Another issue that could threaten Democrats' ability to pass a health care bill through the Senate is public option, a government-run insurance plan that would compete with the private sector.
Sen. Joe Lieberman, the independent Democrat from Connecticut, has threatened to filibuster a health care bill if it includes a public option, and his vote would be crucial to get the bill passed on the Senate floor.
Many Democrats say they want to see a strong public option in the final bill.
"I'm confident there will be a strong public option in the bill," Sen. Sherrod Brown, D-Ohio, said Tuesday on MSNBC's "Morning Joe." "There are probably 55 of 60 Democrats, at least, who will vote on the Senate floor to keep the public option language in."
Former President Bill Clinton, who unsuccessfully sought to overhaul the nation's health care system 15 years ago, visited Democratic lawmakers last week to try and rally them on uniting on their differences and compromising in some areas.
"The worst thing we can do is nothing," Clinton told reporters after the meeting. "On the policy, there is no perfect bill."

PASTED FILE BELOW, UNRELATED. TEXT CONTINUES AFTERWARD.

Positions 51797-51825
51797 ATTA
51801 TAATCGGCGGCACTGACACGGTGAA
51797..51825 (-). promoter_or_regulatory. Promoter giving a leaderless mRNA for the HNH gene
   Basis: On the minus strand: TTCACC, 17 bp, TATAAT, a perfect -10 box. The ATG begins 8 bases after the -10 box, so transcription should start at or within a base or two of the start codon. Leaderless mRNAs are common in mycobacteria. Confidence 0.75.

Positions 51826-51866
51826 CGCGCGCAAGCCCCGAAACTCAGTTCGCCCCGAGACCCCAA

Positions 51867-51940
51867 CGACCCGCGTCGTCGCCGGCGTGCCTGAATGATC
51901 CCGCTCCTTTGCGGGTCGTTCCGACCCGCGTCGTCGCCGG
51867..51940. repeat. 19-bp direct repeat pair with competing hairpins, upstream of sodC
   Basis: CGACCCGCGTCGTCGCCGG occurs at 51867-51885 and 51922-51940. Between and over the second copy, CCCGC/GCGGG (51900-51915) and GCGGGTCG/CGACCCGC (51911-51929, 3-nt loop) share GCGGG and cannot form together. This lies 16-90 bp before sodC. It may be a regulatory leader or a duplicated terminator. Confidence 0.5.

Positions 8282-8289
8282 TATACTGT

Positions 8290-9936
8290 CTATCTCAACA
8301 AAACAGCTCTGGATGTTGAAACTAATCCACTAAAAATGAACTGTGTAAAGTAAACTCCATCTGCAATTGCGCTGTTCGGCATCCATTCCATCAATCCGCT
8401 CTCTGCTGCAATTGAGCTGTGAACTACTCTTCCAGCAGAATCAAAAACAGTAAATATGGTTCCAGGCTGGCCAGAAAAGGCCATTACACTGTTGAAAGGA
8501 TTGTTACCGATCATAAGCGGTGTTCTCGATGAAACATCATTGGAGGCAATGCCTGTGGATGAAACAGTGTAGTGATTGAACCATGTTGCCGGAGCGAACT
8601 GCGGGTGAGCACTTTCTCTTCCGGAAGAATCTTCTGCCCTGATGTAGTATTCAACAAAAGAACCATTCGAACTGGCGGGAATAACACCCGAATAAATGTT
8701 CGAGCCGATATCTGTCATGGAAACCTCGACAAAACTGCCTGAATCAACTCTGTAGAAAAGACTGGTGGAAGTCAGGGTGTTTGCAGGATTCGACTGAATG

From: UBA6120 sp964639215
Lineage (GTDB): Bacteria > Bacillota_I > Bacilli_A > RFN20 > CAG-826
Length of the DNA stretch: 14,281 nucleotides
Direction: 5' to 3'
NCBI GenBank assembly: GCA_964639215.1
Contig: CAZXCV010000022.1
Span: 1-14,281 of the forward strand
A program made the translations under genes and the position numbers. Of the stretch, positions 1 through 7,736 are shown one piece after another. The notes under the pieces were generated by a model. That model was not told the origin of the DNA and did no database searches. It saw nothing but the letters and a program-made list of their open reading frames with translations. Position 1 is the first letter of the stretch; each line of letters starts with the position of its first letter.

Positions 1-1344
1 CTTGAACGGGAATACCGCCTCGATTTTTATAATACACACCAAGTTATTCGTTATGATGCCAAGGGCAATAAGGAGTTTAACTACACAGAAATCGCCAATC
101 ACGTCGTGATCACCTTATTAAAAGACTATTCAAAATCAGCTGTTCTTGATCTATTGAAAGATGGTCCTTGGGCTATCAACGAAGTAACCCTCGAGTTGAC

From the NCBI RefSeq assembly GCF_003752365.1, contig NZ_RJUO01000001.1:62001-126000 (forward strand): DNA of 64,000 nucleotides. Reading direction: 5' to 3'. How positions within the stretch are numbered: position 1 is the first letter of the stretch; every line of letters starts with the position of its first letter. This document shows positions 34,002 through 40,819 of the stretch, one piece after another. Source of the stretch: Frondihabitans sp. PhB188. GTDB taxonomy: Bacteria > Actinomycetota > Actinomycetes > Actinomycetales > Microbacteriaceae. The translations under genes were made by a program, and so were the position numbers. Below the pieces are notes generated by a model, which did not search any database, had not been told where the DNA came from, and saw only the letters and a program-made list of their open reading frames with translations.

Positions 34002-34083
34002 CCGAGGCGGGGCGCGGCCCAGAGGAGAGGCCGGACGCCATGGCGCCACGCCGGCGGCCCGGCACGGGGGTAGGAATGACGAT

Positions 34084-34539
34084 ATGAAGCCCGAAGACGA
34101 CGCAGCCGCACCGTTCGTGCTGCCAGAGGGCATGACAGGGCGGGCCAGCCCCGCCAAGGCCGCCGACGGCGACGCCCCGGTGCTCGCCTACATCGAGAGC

Republicans continue to vehemently oppose the legislation devised by Democrats. In a joint letter, a group of Republicans urged Reid, Speaker of the House Nancy Pelosi and President Obama to slow down and incorporate more ideas from the GOP on what health care overhaul should entail.
"A 2,000-page bill written in secret by a handful of politicians and staff is the wrong way," the group wrote in the letter, signed by former Speaker of the House Newt Gingrich, former Florida Gov. Jeb Bush and GOP lawmakers.
"Republicans have offered time and time again to bring constructive ideas to the table, only to be shut out by a cold shoulder and a closed door. We need an honest and open process free of artificial, political deadlines and open to input from everyone. Cooperation, not confrontation, is a better approach."